The court presented several excerpts from the waiver:

In consideration of being permitted to participate in the sport of carpet skating and activities of Fun Slides today and on all future dates, I, (the minor participant and Parent/Guardian), on behalf of myself, my minor participant, my spouse, my heirs, personal representatives, and assigns, hereby release, discharge, and covenant not to sue Fun Slides, SIMTEC CO., its respective administrators, directors, agents, officers, officials, agents, employees, volunteers, other participants, sponsoring agencies, sponsors, advertisers, and if applicable, the owners and lessors of premises used to conduct the skating activities, (each considered one of the “Releasees” herein) from all liability, claims, demands, losses, or damages caused or alleged to have been caused in whole or in part by the ORDINARY NEGLIGENCE of the Releasees (including negligent rescue operations).

This agreement applies to 1) personal injury (including death) from incidents or illnesses arising from participation at Fun Slides (including, but not limited to active participation, classes, observation, individual use of facilities or equipment, locker room area, and all [*13]  premises including the associated sidewalks and parking lots; 2) any and all claims resulting from the damage to, loss of, or theft of property; and 3) the right to sue for loss suffered by the participant, the parents, or the guardians.

And the concluding paragraph was:

I, (the minor participant and Parent/Guardian), have read this Assumption of Risk, Waiver of Liability, and Indemnification Agreement and fully understand its terms. I understand that I am giving up substantial rights, including my right to sue. I further acknowledge that I am signing the agreement freely and voluntarily, and intend my signature to be a complete and unconditional release of all liability due to ordinary negligence by Fun Slides or the inherent risks of the activity, to the greatest extent allowed by law in the State of Pennsylvania.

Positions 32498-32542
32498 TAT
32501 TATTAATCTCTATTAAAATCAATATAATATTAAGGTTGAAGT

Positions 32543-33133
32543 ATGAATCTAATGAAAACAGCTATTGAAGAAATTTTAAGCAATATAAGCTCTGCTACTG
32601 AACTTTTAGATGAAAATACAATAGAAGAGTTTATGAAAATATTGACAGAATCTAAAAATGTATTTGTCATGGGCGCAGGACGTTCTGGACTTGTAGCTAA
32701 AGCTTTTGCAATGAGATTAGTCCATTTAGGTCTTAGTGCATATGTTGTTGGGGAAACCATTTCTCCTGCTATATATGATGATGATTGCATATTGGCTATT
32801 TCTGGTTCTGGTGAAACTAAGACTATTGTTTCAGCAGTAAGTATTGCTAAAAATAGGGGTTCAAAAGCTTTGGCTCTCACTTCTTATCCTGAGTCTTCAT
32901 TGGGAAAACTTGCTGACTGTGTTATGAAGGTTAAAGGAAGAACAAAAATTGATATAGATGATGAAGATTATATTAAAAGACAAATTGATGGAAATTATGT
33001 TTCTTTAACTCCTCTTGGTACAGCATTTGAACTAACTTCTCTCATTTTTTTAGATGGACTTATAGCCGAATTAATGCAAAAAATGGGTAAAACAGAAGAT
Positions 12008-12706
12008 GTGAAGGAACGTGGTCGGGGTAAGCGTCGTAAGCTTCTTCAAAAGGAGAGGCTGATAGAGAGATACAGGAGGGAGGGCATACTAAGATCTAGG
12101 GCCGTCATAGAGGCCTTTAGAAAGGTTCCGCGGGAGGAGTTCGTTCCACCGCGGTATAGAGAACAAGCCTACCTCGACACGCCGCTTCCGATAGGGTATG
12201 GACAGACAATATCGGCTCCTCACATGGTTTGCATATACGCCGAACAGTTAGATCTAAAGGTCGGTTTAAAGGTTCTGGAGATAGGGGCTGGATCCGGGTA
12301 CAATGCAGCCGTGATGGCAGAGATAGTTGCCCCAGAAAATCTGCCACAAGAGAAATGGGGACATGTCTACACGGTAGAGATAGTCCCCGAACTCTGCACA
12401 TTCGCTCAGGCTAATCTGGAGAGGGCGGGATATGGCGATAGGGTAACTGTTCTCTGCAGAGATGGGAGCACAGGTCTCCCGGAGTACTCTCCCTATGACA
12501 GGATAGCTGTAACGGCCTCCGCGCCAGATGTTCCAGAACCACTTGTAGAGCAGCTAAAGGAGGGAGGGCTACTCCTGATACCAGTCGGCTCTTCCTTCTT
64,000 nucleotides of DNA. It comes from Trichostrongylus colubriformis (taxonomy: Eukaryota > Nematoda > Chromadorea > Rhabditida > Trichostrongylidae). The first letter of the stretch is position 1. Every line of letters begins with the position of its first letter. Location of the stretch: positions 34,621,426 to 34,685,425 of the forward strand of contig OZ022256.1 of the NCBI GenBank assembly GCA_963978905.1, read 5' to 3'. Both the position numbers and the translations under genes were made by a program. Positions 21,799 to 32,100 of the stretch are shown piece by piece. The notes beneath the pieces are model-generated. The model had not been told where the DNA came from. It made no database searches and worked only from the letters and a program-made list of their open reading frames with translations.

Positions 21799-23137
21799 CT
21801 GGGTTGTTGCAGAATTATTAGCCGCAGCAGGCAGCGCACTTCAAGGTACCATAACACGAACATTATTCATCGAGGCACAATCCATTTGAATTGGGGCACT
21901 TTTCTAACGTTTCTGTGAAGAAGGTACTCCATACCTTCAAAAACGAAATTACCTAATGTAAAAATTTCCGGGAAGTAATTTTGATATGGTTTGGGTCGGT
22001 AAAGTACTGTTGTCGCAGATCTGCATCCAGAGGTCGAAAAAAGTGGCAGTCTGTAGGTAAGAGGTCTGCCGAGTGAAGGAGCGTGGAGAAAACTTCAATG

The court added that, in addition to the language, Belliconish’s intent to release on his own behalf, is highlighted by the uncontested evidence that Belliconish 1) handwrote his name; 2) date of birth; 3) his address on the waiver; 4) did not include the name of a child-participant; and 5) indicated that his wife was his emergency contact.

Appellate Court Ruling

Based on the previous discussion and these facts, the court concludes that the parties understood and intended the waiver to be a waiver of liability for any injuries sustained by Belliconish as a result of ordinary negligence on Appellees’ behalf. It concluded that Belliconish waived his claim to liability for the injuries he sustained.

The appellate court upheld the trial court’s grant of summary judgment in favor of Fun Slides.

Risk Management Take-away

It is easy to see where this entire trial could have been avoided with firm steps in place to be certain clients sign the correct waiver form. Who knows where the breakdown was, but had Mr. Belliconish been given the correct waiver, the chances are great that he would not have sued. Three years of expense, worry, distraction, and headaches could have been avoided. The moral is be sure your people are as well trained as possible.

F.Y.I. The Fun Slides waiver was written by the Cotten’s.